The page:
New Hampshire ban on sale of prescribing data is overruled
■ Despite the federal court ruling, Maine and Vermont are close to enacting laws that let doctors choose whether to share their data with drug reps.
By Kevin B. O’Reilly — Posted May 28, 2007
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A federal judge late last month ruled that a New Hampshire law banning the sale of physicians' prescribing data to drugmakers for use in detailing is an unconstitutional infringement on commercial free speech rights.
U.S. District Judge Paul Barbadoro wrote in his ruling that the law "restricts speech by preventing pharmaceutical companies from using prescriber-identifiable information both to identify a specific audience for their marketing efforts and to refine their marketing messages."
Barbadoro found that physicians do not have a right to keep their prescribing data secret. He said there was little evidence presented to show that drug reps use the information to harass doctors. Also, the New Hampshire law does not distinguish between truthful and misleading detailing and attempted to blunt all drug reps' speech by restricting data sharing, he said.
The ruling puzzled one physician who has written about the issue.
"It seems like a very strange construction of the First Amendment to consider the sale of data about a doctor's prescribing as a kind of free speech," said Jerry Avorn, MD, author of Powerful Medicine: The Benefits, Risks, and Costs of Prescription Drugs and a professor of medicine at Harvard Medical School.
Eugene Volokh, a law professor at the University of California, Los Angeles, whose work was cited in the court's decision, said data might not seem to be speech, but it ultimately contributes to expression. "Data is a fancy way of saying information, and the communication of information is what speech is all about," he said.
New Hampshire's Attorney General Kelly Ayotte will appeal the ruling in IMS Health Inc. v. Ayotte to the 1st U.S. Circuit Court of Appeals. The New Hampshire Medical Society strongly supported the statute and supports efforts to appeal the ruling.
"We still obviously believe in the law," said Marc Sadowsky, MD, the society's immediate past president.
Sean M. Flynn, adjunct law professor and associate director of the Program on Information Justice and Intellectual Property at American University, filed an amicus brief on behalf of the New Hampshire Medical Society and other groups.
"The district court was wrong on several levels," Flynn said. "It should not have provided First Amendment scrutiny to this law; it should have looked at it like any other economic regulation. And the court should have found a legitimate state interest in protecting doctors' privacy."
Others move ahead
Sixteen states this year have considered legislation similar to New Hampshire's, but only a few have made it out of committee. An effort in Nevada garnered the support of the state medical society but lost 12-9 in an April Senate floor vote. Maine and Vermont, however, appear to be close to taking action just short of a total ban.
Earlier this month, a Maine joint House-Senate committee voted 12-1 to recommend passage of a bill that would give physicians and other prescribers the ability to opt out of having their data shared with detailers. The Maine Medical Assn. opposes the bill, but executive director Gordon H. Smith said it is likely to clear both chambers. He would be "stunned," he said, if Democratic Gov. John Baldacci did not sign it into law.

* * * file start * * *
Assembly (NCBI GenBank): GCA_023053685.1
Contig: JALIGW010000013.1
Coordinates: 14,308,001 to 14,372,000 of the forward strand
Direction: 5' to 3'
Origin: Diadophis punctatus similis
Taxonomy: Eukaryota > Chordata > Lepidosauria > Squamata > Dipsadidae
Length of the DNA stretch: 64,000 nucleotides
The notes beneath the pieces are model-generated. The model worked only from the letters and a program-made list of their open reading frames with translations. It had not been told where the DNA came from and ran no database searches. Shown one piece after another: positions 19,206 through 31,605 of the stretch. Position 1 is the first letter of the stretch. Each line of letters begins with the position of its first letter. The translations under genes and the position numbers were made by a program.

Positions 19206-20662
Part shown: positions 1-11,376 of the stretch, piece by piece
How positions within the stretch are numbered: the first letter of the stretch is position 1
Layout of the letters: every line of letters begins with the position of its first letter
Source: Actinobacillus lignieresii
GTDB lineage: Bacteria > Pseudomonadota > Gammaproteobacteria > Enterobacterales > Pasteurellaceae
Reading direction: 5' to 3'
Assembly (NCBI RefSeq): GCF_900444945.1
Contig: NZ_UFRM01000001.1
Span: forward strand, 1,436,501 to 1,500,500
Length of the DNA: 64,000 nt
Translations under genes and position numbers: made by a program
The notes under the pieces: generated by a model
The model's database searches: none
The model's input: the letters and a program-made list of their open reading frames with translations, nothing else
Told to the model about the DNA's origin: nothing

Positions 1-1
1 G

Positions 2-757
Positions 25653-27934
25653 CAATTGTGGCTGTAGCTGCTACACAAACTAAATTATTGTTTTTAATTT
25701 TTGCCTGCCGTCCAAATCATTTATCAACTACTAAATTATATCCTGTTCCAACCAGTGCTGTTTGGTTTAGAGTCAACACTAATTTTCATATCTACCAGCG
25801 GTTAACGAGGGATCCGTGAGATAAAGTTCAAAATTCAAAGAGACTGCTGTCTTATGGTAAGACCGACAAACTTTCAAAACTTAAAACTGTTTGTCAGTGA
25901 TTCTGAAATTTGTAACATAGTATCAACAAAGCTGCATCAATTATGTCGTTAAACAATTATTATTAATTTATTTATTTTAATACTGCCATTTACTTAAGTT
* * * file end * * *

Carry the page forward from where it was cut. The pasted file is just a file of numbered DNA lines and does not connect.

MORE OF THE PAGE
The AMA, which is among those that license data, offered to send each physician in Maine a certified letter informing them of the Association's 10-month-old Physician Data Restriction Program and how to enroll. But state legislators wanted to cover all prescribers, not just physicians. Lawmakers also wanted to impose harsh financial penalties on drugmakers that violate the law.
Meanwhile, in Vermont, Democratic Rep. Harry Chen, MD, helped lead the effort to pass a bill in which physicians applying for licensure would have to opt in before any of their prescribing data could be shared with detailers. The Vermont Medical Society strongly supports the legislation, which the Senate passed 29-1 in April and the House passed 89-44 in early May. Days later, a House-Senate conference worked out differences in the legislation, but at AMNews press time in mid-May the bill had not yet been sent to the governor.
Dr. Chen said that in response to the New Hampshire ruling, legislators worked to show in their findings how physicians are sometimes harassed by detailers with up-to-date prescribing data. Republican Gov. Jim Douglas has not publicly taken a position on the measure, and has five days to decide whether to veto once it reaches his desk.
A spokesman for data-mining firm IMS Health, the lead plaintiff in the New Hampshire case, said the company will challenge any law that "undermines health care information transparency." UCLA's Volokh said even the Maine and Vermont bills could face First Amendment objections.
"I think this kind of opt-out option won't work," he said. "What if there were a database of people who decided they didn't want to be written about in newspapers?"
The AMA said it remains committed to raising awareness of its own opt-out program. Since February, the Association has placed ads in AMA publications and a handful of non-AMA journals. Through early May, about 7,500 physicians had enrolled in the AMA's data restriction program.
"The AMA is trying to act responsibly in response to what our members and to what physicians tell us," said Jeremy Lazarus, MD, vice speaker of the AMA House of Delegates. "We think the [data restriction program] is the responsible way to address doctors' concerns, and it gives physicians a choice."
The AMA does not disclose how much of its $44.5 million in database products revenue is generated by licensing AMA Physician Masterfile information to data-mining firms.